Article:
I've been thinking about the term of endearment 'Honey'. To me, it speaks of an intimacy reserved for very specific relationships, specifically one for people in a long term relationship. Perhaps this is because it was my parents' choice when speaking to one another; 'Sweetie' was always used for us kids. Often they would use it in passing, almost as if it coincidentally happened to be both of their given names.
"Do you, Honey S., take Honey V. as your lawfully wedded...?" the rabbi would have said.
It was most often said with affection, but my favourite was always when they used it during an argument. My parents have never fought, not once. They argue, debate, disagree but never fight, and frequently, when in the midst of one of these 'discussions', they would toss out an emphatic Honey. Now this was not, as one might see on WASPy television shows, a way of ensuring us kids that this was not heading for family court. Rather, it was, in the nicest way possible, a way of saying, "Actually, you block head, I'm right."
Other times, it was said accompanied with a sigh. The adult sigh is, I feel, a gift with purchase when a couple has children. I have a childless aunt and uncle who I don't believe have sighed since the 70's. It's not as though my parents' sighing Honeys were always directly about us, but rather the state of their lives in general. Even if it was commiseration about work, the undertone was still, "Sucks about your job, honey. Would sure suck less if on top of that we didn't have these three schmucks running around our house."
I have many terms of endearment for friends.
'Sweetie' is the most general. It can be used for any female friend and, in theory, any mincing homo that would appreciate the female allusion. Sweetie is also the whitest term of endearment. You see it all over predominantly Caucasian shows. Think Friends, Desperate Housewives and Mad About You, the last of which pretty much jumped the shark on Sweetie.
'Baby' or 'Babe' is what I use for my nearest and dearest. While most of these have crept so far back on the back burner that I don't think we're on the same stove anymore, the original usage was meant to imply that we were closer than others. Sometimes this was true. Babe is frequently used when giving advice, counselling or even disputing, which makes it akin to 'Hon'. It is very important to note that Hon, while a diminutive of Honey, is by no means related to the topic of this discussion. It's like Jackson 5 Michael and post-nose Michael. Different entities entirely.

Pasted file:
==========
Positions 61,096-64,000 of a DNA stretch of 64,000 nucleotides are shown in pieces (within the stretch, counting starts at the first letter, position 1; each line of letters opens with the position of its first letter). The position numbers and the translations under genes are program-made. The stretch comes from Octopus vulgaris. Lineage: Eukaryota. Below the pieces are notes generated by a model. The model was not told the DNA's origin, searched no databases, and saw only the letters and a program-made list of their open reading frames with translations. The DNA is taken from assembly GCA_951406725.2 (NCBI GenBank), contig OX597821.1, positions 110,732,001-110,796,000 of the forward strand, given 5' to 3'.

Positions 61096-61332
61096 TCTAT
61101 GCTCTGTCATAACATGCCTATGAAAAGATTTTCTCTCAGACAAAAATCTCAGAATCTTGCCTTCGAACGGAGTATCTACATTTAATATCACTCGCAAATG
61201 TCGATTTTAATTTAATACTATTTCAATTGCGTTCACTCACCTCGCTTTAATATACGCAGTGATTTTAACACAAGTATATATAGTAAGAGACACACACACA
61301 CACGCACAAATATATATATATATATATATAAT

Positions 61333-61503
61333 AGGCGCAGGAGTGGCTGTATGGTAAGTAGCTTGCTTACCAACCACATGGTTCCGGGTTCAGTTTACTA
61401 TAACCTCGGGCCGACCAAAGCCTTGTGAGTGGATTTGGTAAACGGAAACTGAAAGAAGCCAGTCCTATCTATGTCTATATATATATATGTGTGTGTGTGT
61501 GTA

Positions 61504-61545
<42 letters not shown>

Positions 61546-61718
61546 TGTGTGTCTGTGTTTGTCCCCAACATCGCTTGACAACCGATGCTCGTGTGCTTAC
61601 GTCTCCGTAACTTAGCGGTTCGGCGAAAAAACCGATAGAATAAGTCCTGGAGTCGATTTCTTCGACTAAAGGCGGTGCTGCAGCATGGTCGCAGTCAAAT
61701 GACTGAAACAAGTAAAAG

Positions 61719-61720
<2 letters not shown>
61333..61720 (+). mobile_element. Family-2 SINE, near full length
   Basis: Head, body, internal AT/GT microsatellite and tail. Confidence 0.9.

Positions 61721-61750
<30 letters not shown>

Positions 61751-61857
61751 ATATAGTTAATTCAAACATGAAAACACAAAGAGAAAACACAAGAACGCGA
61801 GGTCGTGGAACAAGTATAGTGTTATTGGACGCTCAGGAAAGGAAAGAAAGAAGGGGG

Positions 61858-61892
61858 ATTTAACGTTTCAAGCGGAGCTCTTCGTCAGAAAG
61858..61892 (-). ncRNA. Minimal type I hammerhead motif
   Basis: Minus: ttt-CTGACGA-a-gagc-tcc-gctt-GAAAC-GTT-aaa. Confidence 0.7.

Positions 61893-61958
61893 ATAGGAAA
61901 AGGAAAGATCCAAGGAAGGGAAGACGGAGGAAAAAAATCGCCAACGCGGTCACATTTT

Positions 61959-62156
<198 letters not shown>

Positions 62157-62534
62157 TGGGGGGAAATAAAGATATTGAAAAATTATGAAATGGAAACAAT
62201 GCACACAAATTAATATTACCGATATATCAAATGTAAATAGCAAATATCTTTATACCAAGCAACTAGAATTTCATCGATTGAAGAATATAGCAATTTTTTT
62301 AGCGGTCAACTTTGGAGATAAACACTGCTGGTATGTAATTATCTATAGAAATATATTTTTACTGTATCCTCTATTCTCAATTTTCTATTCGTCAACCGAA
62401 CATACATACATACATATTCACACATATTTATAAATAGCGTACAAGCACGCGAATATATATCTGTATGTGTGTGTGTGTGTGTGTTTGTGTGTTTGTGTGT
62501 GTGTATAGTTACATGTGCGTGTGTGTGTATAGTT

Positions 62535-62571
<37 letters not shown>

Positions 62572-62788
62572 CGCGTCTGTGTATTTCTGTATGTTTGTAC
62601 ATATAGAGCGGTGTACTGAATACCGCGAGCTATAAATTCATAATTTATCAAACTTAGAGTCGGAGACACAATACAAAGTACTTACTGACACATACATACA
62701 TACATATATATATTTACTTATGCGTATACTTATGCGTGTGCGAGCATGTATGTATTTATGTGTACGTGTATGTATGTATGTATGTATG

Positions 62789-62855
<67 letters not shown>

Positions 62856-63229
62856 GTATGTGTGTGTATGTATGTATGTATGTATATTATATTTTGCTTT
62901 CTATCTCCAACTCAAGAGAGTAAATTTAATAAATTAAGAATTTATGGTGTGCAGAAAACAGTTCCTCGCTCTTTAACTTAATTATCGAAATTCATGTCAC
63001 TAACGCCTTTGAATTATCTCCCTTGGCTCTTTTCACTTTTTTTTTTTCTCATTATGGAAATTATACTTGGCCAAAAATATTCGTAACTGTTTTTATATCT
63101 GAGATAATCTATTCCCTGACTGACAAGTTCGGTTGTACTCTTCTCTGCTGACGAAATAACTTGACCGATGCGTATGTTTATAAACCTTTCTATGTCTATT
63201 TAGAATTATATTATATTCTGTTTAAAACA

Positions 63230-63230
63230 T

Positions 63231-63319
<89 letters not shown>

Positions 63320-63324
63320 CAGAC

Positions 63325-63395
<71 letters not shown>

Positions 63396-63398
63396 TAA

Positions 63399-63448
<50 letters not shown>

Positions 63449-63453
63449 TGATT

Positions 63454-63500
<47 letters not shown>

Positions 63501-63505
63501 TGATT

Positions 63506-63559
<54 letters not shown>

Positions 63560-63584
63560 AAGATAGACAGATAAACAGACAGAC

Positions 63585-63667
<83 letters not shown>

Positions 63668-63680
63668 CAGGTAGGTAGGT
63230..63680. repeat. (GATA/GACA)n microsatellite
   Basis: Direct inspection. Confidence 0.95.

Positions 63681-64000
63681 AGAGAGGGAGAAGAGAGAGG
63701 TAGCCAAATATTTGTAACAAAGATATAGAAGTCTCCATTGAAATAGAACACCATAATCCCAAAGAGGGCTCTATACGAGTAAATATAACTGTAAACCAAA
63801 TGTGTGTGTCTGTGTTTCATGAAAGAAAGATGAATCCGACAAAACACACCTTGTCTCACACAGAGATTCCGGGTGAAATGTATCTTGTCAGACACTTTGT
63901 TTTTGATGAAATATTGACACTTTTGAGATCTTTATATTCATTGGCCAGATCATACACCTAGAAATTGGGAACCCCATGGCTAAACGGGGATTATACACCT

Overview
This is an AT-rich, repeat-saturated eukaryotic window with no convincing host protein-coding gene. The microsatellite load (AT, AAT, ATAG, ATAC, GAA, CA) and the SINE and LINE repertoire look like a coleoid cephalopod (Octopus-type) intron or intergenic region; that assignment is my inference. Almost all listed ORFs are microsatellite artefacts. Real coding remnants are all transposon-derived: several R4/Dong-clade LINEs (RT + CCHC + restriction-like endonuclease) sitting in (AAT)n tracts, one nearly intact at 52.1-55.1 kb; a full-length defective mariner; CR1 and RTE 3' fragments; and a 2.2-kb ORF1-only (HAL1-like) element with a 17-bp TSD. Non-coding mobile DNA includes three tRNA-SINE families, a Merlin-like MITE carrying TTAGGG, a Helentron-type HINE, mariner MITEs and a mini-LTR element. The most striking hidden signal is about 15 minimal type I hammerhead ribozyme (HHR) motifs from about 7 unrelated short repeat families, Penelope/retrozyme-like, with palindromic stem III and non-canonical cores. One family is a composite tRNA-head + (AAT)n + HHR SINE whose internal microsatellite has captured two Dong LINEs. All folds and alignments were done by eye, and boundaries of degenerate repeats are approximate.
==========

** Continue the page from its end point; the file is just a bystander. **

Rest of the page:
I suppose a paragraph on male terms of endearment is required. These are limited to your basic 'Dude' (usually a greeting or as a replacement for their name, always emphatic), 'Bud'/'Buddy' (only for nice guys) and a slew of Ebonics-inspired pronouns like 'Homeslice', 'Homeskillet' and 'Bizatch'.
'Lover' is always meant in jest and can be said to members of either sex. This can never be uttered to an actual lover otherwise there ain't gonna be no more lovin'. Trust me.
'Honey' is for the actual lover. Or so I imagine. My new thing when sizing someone up and judging whether or not we have a future with an adopted Himalayan whistle kid together, is to ask myself, "Do you see yourself calling him Honey?" Not like Honey-our-love-shall-light-an-eternal-flame-in-the-Kingdom-of-Heaven! More, How-was-your-day-Honey? or Honey-can-you-pick-up-some-goat-for dinner? or Honey-that-goddamned-whistle-kid-got-out-of-his-cage-again. If I cannot imagine asking him these questions, then there is no future. End of story. We may continue the lover-ing, perhaps even form a close friendship, sometimes even after the lovin' up is done with. But without a Honey dream, it ain't happening. And what if there is? In this case, I usually turn into a mute with no ability to actually be my delightful self, but rather make lame jokes about SNL or fidget with my sweater, which has all of a sudden become too small and oh god, why do I look like such a mess?!
Presuming we can actually get through my initial psychotic episode together, my beehive is rarin' to go. You may insert your own 'honeycomb' and 'dripping' innuendos now.